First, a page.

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Document Type:Latin Dissertation
Language of Document:English
Record Number:54087
Doc. No:TL24041
Call number:‭3182980‬
Main Entry:Evan N. Resnick
Title & Author:Ties that bind or ties that blind? Assessing engagement as an instrument of United States foreign policyEvan N. Resnick
College:Columbia University
Date:2005
Degree:Ph.D.
student score:2005
Page No:585
Abstract:In this dissertation, I address the topic of engagement, a frequently mentioned but poorly understood instrument of foreign policy. My analysis proceeds in three steps. First, I critique the various conceptualizations of engagement that are presently circulating in the International Relations (IR) literature and propose an alternative definition, namely, the attempt to peacefully influence the political behavior of a target state through the comprehensive establishment and enhancement of contacts and interdependence with that state across multiple issue areas (diplomatic, economic, military, cultural). Second, I take issue with a nascent conventional wisdom among IR scholars that the U.S. will be more likely to successfully engage autocratic states than democratic or democratizing states. Rather, I advance a theory that contrarily hypothesizes that the U.S. will tend to more successfully engage democratic or democratizing states than autocratic ones. It primarily attributes this variation in outcomes to a bargaining pathology that is created when the U.S.—a “weak state” characterized by the fragmentation and dispersion of political power—engages autocracies, but not when it engages democracies. The theory also proposes that the engagement process can be partially influenced by two condition variables: the systemic threat context within which the engagement attempt transpires and the economic allure of the target state to U.S. business interests. Third, I test these rival theories in four case studies of U.S.—led engagement: (1) Italy, 1947–53; (2) Iraq 1981–1988; (3) Iraq, 1988–90; and (4) South Africa, 1981–86. In all four cases, my “oversell-overcommitment theory” more accurately explains the dynamics and outcome of engagement.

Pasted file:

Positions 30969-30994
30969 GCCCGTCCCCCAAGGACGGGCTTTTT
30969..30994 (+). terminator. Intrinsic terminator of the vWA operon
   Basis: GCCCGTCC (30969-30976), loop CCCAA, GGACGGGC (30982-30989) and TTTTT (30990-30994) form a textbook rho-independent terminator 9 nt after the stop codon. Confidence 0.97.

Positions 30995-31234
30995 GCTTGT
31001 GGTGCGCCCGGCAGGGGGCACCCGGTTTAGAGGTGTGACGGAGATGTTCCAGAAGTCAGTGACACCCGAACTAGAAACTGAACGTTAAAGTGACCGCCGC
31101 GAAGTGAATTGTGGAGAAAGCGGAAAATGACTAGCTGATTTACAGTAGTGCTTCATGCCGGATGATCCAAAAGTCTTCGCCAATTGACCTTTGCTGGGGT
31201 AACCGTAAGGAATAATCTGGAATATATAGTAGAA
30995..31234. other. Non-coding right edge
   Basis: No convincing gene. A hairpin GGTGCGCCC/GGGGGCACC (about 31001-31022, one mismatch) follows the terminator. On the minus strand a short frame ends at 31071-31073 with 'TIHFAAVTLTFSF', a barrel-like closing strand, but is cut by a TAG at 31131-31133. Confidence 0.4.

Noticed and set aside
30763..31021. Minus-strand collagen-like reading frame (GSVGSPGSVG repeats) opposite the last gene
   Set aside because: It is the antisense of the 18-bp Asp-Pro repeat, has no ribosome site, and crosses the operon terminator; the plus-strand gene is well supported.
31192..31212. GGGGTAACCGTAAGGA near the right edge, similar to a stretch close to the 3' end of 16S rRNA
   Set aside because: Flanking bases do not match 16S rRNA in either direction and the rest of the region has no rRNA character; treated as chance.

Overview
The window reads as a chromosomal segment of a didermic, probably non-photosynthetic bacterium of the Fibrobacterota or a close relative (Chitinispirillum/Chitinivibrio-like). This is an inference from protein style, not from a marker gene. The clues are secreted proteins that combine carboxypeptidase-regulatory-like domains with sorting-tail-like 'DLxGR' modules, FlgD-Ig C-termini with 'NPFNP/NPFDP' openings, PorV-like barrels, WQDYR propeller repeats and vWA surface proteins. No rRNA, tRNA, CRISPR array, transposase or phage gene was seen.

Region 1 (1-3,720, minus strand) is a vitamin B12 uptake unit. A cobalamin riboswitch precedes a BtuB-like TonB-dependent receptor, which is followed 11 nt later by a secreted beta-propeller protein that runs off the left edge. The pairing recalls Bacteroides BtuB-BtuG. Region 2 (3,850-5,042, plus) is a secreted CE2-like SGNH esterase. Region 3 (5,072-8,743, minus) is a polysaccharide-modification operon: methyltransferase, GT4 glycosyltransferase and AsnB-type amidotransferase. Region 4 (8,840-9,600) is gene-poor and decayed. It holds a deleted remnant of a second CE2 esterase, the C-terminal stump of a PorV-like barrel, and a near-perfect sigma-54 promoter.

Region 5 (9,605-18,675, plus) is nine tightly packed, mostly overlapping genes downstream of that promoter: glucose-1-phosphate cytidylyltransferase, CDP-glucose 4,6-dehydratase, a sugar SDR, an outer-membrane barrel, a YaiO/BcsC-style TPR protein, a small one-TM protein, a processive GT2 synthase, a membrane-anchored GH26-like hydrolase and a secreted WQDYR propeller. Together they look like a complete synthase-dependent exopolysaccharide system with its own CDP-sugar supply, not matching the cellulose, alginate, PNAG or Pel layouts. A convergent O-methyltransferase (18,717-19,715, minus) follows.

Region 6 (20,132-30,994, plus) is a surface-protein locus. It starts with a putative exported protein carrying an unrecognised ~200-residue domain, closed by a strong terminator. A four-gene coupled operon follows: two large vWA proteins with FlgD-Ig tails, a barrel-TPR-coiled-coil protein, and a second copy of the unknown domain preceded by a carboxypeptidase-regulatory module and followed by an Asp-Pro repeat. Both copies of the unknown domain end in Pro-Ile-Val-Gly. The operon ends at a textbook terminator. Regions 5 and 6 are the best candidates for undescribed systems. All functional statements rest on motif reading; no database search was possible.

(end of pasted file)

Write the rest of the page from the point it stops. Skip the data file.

Subject:Social sciences; Bargaining; Engagement; Foreign policy; Sanctions; International law; International relations; 0616:International relations; 0616:International law
Added Entry:R. Jervis
Added Entry:Columbia University